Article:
The Pretty Pink Pages of Peter Sefton

I don’t like the colors of his Web site (cyan and yellow?) but I like his healthy respect for word processing and XHTML. A Peter Sefton Blog entry:

However, for your average office document, Microsoft Word is in my opinion closer to Tim Bray’s vision than the sun-sponsored OpenOffice.org. Why? In a rare stroke of (near) genius, Microsoft Word 2000 and upwards (is that version 8?) offers a ‘save as html’ option which is nearly but not quite XML but is also a complete Word document. It’s a few simple transforms, described in this PDF to turn the office html format into XML. It would be less than a hundred lines of script in Perl or Python. Once you have it in XML, you can take it to XHTML, and use the web ready image renditions that Word has also generated for you. Or, you can change your original document or generate a new one and round-trip the XML back to that weird Microsoft format. As far as I’m concerned this is more useful than WordML, and more practical that custom XML schemas. I can get good web pages out of it, and make changes to, or create, documents. If my Word template maps to XHTML then I have everything I need for most publishing systems.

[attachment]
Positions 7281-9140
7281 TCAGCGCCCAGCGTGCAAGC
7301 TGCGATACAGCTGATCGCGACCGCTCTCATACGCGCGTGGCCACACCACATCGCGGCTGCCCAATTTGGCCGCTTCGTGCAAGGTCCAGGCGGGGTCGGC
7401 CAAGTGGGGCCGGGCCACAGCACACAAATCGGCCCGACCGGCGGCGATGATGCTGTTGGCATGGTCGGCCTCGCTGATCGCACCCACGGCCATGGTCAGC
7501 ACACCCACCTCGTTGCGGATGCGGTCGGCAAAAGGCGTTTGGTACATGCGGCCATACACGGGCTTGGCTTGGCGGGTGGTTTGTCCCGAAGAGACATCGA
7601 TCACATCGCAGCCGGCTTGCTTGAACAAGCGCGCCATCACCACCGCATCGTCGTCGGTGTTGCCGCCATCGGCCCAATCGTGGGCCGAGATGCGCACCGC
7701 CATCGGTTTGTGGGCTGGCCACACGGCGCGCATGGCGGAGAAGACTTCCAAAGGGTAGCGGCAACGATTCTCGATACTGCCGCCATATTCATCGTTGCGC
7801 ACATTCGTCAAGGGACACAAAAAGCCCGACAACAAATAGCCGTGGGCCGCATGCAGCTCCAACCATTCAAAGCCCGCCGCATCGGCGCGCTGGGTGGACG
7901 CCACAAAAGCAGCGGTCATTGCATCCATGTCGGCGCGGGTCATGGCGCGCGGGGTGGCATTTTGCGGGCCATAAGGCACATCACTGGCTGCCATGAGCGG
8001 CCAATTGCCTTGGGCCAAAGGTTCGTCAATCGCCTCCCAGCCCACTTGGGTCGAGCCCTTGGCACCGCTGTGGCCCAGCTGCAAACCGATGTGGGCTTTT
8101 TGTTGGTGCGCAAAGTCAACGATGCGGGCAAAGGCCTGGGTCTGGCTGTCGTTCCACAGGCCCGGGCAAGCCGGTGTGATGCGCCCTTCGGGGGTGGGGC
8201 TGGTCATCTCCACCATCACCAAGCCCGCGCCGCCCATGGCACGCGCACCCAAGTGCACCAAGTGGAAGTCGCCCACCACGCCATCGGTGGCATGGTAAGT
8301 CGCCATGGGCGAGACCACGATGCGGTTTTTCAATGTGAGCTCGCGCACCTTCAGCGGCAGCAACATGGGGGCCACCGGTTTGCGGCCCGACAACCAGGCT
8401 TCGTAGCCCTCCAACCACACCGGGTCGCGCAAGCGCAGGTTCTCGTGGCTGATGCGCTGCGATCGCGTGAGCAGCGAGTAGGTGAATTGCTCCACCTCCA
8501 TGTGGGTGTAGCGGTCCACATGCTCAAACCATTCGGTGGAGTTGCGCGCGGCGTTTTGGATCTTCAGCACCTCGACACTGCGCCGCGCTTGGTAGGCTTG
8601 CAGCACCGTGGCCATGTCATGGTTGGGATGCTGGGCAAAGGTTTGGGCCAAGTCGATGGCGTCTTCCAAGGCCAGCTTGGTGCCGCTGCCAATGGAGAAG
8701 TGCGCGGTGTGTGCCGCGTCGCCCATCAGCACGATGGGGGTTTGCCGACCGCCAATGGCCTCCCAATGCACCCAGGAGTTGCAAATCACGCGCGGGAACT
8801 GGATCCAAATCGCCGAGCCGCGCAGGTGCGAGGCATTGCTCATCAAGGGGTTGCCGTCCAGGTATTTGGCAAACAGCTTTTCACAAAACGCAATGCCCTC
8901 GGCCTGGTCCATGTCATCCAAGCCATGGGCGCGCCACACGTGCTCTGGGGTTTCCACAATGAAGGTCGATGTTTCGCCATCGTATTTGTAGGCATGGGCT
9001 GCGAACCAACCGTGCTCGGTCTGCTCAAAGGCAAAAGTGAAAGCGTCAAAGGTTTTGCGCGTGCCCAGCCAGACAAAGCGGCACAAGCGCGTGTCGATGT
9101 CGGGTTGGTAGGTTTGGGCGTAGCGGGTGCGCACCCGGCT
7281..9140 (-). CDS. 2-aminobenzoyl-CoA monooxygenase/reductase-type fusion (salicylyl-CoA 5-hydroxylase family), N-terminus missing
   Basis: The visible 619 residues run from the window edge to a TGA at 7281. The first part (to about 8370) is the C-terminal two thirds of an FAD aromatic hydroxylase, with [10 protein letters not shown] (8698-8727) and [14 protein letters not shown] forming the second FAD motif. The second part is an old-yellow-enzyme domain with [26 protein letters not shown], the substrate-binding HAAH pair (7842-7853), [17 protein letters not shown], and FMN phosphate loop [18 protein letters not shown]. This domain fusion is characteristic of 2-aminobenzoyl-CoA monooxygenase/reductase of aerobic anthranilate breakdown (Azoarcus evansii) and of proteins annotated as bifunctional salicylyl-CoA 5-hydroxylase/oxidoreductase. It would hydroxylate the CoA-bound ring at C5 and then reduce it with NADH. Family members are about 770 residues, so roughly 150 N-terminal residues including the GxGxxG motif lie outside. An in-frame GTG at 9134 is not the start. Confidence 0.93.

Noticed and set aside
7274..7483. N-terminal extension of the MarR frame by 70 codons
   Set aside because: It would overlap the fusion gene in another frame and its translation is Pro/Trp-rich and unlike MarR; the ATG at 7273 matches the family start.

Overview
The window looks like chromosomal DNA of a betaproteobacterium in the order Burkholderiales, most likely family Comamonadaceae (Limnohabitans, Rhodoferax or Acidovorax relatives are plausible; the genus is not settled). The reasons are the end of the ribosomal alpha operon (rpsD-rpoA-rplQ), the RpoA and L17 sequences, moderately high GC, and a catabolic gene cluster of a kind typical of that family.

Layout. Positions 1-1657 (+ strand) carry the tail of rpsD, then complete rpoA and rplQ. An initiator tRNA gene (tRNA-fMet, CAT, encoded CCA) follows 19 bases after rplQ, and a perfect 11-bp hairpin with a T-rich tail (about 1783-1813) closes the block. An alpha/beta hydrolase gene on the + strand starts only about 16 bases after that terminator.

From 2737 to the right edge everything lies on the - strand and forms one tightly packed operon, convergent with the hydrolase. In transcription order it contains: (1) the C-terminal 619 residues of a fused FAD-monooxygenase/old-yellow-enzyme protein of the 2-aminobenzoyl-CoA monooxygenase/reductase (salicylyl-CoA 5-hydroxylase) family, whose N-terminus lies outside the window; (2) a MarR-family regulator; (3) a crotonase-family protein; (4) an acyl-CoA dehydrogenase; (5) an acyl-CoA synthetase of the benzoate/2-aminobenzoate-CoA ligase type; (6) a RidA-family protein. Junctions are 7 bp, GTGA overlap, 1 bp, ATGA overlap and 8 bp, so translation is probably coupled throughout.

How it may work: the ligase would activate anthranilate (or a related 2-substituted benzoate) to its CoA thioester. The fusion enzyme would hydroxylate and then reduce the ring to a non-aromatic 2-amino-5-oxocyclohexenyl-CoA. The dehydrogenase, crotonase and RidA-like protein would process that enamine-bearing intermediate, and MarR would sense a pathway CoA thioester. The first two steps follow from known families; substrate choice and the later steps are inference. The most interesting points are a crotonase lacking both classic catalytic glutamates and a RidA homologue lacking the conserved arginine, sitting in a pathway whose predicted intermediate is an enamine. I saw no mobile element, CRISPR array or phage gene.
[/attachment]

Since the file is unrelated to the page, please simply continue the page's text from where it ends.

And let’s emphasize that last sentence: “If my Word template maps to XHTML then I have everything I need for most publishing systems.” This is why I have spent years struggling with this issue and cannot begin to realize the potential power introduced to me in my article “XHTML Schemas in Word 2003 Documents.” Since I was laying out hip-hop magazines in PageMaker on a 286, Microsoft Word served as the heart of my publishing system. For me, it has always been the first stop in that workflow diagram mapping out a publishing house (no love or envy for the Quark Publishing System here). I was not going to let something called the Internet stop this living tradition. And now with Office System 2003 and The .NET Framework, it is possible to author one Word document to be imported into a tool like InDesign for print and to route its content as automatic data-entry to a database for the Web.

I wonder what Peter would think when he discovers that people like me are writing tools designed to export XHTML not just on the document level but also on the Paragraph level. Would he welcome the ability to automatically markup Word documents with XHTML using the robust automation features of Office System 2003 and/or Visual Studio .NET? Would he find routing nodes of XHTML through a Web service from Word useful? What about saving bits of a Word document as XHTML by selecting text and sending it marked up to the Clipboard?

Peter Sefton details his post-processing of Word HTML in “Word to XML and Back Again” at XML.com.

Meanwhile, not far from Redmond (and XAML) there is an exploration of the possibility of making an XHTML-CSS word processor.

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